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Forty years after a case originating in a Dallas courthouse was decided in the U.S. Supreme Court, Heartbeat International returned to the birthplace of Roe v. Wade April 2-5 with a simple message:

We serve the Giver of Life, and He Reigns.

Nothing, including political climates, cultural shifts, or even the unspeakable worldwide tragedy of abortion, can dethrone the God whose glory is set above the heavens.

This precious truth was woven throughout every aspect of the 2013 Annual Heartbeat International Conference, which included close to 1,000 friends of Heartbeat, including attendees, exhibitors, expert workshop presenters, inspiring keynote speakers, Heartbeat board members, and donors.

“The Lord reigns, let the earth rejoice…”

Fittingly, the centrality of prayer emerged as a major theme throughout the Conference, as 40 Days for Life National Director David Bereit helped set the tone for desperate dependence upon the living God as the keynote speaker during the Conference’s first evening session.

David was one of eight keynote speakers throughout the four-day event, which concluded with a closing banquet and address from Heartbeat International President Dr. Peggy Hartshorn, who is commemorating her 20th year of tireless service in that capacity, and her 40th year of active involvement in the pro-life movement.

Opportunities for prayer and worship were led in part by worship leader Greg Gober, while opportunities to participate in mass were led by Fr. Frank Pavone, National Director of Priests for Life, who also keynoted at the Conference.

Conference participants were also given the opportunity to receive prayer during their time in Dallas, thanks to the generous involvement of Refuge House of Prayer and Breath of the Spirit, who volunteered their time to encourage and refresh those on the front-lines of the battle for Life.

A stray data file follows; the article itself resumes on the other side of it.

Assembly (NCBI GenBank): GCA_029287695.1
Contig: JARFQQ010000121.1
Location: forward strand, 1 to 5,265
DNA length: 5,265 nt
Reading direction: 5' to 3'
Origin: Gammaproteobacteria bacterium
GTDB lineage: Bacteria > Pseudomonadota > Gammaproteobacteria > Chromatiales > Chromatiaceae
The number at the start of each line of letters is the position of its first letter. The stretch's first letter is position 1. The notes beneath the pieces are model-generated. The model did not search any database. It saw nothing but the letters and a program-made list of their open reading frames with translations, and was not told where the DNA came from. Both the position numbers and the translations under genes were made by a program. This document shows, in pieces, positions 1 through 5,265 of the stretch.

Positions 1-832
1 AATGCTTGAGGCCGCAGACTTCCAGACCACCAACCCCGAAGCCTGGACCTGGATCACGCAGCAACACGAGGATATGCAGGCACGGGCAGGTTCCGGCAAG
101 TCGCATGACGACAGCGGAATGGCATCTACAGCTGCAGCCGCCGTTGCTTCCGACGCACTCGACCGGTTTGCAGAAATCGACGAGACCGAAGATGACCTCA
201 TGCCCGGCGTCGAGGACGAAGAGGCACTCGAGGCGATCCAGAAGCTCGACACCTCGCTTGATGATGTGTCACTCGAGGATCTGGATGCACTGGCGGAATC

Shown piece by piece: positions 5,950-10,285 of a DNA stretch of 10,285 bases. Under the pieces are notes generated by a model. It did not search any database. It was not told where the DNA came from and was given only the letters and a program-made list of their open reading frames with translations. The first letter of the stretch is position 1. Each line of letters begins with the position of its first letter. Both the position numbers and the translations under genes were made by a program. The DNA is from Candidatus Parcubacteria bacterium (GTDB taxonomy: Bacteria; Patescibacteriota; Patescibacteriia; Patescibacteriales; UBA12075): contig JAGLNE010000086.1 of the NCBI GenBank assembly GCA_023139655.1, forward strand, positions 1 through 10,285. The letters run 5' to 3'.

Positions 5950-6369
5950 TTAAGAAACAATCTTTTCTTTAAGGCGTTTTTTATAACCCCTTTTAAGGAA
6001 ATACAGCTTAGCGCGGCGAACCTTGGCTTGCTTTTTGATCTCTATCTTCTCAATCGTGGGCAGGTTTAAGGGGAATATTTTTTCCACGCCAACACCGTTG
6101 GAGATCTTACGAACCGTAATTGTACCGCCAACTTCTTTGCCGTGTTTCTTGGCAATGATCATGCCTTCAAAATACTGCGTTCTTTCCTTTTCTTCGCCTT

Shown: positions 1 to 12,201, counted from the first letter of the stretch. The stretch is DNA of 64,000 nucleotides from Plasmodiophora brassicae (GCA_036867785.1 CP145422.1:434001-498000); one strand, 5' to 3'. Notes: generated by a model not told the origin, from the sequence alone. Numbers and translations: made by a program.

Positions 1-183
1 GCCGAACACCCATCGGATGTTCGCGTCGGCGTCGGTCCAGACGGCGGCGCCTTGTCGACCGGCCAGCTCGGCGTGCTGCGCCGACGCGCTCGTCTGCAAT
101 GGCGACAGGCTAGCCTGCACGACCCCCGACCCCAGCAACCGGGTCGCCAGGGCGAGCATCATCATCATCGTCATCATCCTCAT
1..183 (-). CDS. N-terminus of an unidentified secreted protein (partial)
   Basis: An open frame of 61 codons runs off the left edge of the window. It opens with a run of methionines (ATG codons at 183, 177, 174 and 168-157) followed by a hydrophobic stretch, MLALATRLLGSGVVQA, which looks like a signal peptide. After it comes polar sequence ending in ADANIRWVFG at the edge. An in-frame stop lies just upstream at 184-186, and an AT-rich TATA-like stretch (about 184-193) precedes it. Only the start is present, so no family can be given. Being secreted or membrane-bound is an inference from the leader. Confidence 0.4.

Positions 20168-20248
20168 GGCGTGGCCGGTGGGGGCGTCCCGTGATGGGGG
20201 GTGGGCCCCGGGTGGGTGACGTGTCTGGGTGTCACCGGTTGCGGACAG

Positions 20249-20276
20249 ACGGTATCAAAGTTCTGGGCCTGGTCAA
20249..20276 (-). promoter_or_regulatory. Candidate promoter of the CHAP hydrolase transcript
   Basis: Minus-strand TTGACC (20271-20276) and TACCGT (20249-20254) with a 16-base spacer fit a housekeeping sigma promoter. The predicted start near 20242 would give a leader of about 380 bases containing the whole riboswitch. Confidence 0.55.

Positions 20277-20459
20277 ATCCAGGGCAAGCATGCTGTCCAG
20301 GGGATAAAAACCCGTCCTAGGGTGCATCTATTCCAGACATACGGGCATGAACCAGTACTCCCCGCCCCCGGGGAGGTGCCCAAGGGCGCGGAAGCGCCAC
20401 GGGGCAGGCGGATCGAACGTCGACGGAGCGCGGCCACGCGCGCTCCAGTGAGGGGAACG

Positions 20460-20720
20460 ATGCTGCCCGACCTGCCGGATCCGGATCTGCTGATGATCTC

“…let the many coastlands be glad!”

The glorious truth that God reigns carries along with it global implications, and this was also reflected at the Conference, where a total of 20 representatives from 11 non-U.S. countries gathered.

These friends served as a great reminder that God’s reign extends to all corners of the world—from the U.S. to Zambia, Australia to South Africa, Mexico to the Philippines, Costa Rica to Austria, Canada to Liberia, and from Germany to Ethiopia.

And these friends were just a sampling of the more than 300 Heartbeat affiliates outside of the United States in over 50 countries. Two of these friends, Pastors George and Sylvester from Liberia, shared an African proverb that became a theme unto itself for the Conference:

“If you want to go fast, go alone. If you want to go far, go together.”

We hope you join us at next year’s Annual Conference, March 24-27 in Charleston, South Carolina!